Azawad Libre! New Media and Imagined Geographies in the Sahel
Portland Museum of Modern Art
The West African Sahara is a sparsely populated landscape that often conjures up images of emptiness and quietude in the Western imagination. The newly introduced integration of digital tools into this region has resulted in an abundance of graphic ephemera circulating via Facebook, Cyber Cafes, and cellular phones. In contrast and defiance to both geography and tradition, new technologies are being utilized to create inspired new genres of art.
With a barrage of multipurpose functions, the cellular phone plays a central role in digital art throughout West Africa. Cheap and ubiquitous throughout the desert, features such as the camera, video recorder, mp3 player, and hard drive have established the cell phone as the first personal digital device, analogous to the Occidental personal computer. Built-in photo manipulation software has led to stylistic trends, combining personal photos with superimposed pixilated graphics. The recent proliferation of home PCs further introduces new techniques of photo manipulation. Utilizing software-based templates and automated web-based montage platforms, the personal identity is altered and re-imagined into new forms; desires, hopes, and dreams are expressed in hyper-real manifestations. Invoking colorful and sometimes garish worlds of montage, digital distortions and lens flares, the images are informed by Western cultural objects, yet liberated from the points of origin.
As political unrest has spurred a rebellion in Mali and a presidential coup d’état, the fast-trending digital art medium is finding a new purpose among information sharing. Central to the rebellion is the concept of “Azawad” (translation: “land of transhumance”), a name coined over 40 years ago for an independent Tuareg state proposed to stretch across seven countries. The concept was previously relegated to an ideology exchanged in political folk ballads, but recently the availability of graphic tools has engendered new forms of propaganda around this subject. As “Azawad” languishes in political stalemate and uncertainty, the geography of this “promised land” thrives in the collective dream of digital statehood.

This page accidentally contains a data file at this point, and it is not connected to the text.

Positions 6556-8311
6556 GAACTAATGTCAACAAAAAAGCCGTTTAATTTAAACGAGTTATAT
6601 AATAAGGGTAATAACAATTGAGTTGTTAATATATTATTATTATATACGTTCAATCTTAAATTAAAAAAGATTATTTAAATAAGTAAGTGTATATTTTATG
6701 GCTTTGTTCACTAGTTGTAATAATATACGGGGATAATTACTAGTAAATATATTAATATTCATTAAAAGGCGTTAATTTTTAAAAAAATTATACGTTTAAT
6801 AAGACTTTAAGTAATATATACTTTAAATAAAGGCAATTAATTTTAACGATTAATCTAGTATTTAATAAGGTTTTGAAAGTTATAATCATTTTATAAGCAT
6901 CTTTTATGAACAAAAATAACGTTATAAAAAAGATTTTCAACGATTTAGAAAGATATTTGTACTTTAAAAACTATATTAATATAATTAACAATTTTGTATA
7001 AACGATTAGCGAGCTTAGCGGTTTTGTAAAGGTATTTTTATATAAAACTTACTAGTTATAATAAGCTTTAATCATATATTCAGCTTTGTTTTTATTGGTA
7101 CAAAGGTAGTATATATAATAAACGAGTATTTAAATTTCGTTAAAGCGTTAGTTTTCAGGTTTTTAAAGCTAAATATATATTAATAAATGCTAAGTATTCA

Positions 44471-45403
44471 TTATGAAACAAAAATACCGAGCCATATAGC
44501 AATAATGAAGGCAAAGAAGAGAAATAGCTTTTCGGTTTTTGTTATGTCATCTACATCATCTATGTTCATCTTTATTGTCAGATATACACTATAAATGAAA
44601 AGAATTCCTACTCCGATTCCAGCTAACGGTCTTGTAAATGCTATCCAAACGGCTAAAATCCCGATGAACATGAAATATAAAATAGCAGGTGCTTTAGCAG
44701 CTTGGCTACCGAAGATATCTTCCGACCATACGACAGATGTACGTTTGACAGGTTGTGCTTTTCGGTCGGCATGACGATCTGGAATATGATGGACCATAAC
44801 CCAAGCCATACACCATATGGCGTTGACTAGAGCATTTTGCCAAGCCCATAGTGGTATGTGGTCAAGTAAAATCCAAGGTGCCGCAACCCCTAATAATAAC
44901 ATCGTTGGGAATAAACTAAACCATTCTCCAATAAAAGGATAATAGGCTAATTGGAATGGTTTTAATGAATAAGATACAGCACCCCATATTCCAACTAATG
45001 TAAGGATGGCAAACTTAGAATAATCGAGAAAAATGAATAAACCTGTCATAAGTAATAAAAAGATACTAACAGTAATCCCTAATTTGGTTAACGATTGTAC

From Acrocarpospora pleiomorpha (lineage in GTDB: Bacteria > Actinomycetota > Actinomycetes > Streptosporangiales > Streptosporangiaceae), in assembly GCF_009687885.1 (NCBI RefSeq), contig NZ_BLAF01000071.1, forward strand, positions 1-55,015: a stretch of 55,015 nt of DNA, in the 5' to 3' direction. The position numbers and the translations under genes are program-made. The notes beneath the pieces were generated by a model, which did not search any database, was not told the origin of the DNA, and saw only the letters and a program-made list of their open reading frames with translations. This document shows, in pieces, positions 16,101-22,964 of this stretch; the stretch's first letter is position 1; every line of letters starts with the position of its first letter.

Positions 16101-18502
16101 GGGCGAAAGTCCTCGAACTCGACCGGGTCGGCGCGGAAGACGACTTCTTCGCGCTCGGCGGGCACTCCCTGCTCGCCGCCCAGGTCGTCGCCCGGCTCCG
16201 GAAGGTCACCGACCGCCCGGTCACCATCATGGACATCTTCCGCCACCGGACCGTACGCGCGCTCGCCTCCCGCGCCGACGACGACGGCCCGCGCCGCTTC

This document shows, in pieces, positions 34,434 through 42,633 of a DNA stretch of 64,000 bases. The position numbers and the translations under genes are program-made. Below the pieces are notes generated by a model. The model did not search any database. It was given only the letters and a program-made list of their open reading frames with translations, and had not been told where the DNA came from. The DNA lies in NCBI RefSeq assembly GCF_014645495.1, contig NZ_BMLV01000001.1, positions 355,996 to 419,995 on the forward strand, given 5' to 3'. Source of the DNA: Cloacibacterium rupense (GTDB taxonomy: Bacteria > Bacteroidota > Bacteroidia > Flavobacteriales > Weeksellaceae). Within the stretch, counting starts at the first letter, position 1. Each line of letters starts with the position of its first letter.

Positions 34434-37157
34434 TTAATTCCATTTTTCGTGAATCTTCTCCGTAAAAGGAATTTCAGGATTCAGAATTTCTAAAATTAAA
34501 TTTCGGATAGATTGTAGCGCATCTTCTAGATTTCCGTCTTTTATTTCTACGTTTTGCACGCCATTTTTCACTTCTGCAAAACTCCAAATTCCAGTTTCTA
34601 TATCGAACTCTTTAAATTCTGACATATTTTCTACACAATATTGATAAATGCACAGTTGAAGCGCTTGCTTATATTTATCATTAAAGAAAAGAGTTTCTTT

Challenging the concepts of folk art and ethnography, this exhibition showcases digital art from West Africa collected from within the country and via the internet: personally crafted avatars, viral propaganda disseminated through cell phone videos, imagined geographies of non-existent states, and personal identities redefined through designers of the digital realm. Examining the rich content of the digital artifacts which circulate through the networks of the Sahel, Azwad Libre! considers not only the roles of new media and democratization of creative tools, but the beauty of uninhibited inspiration.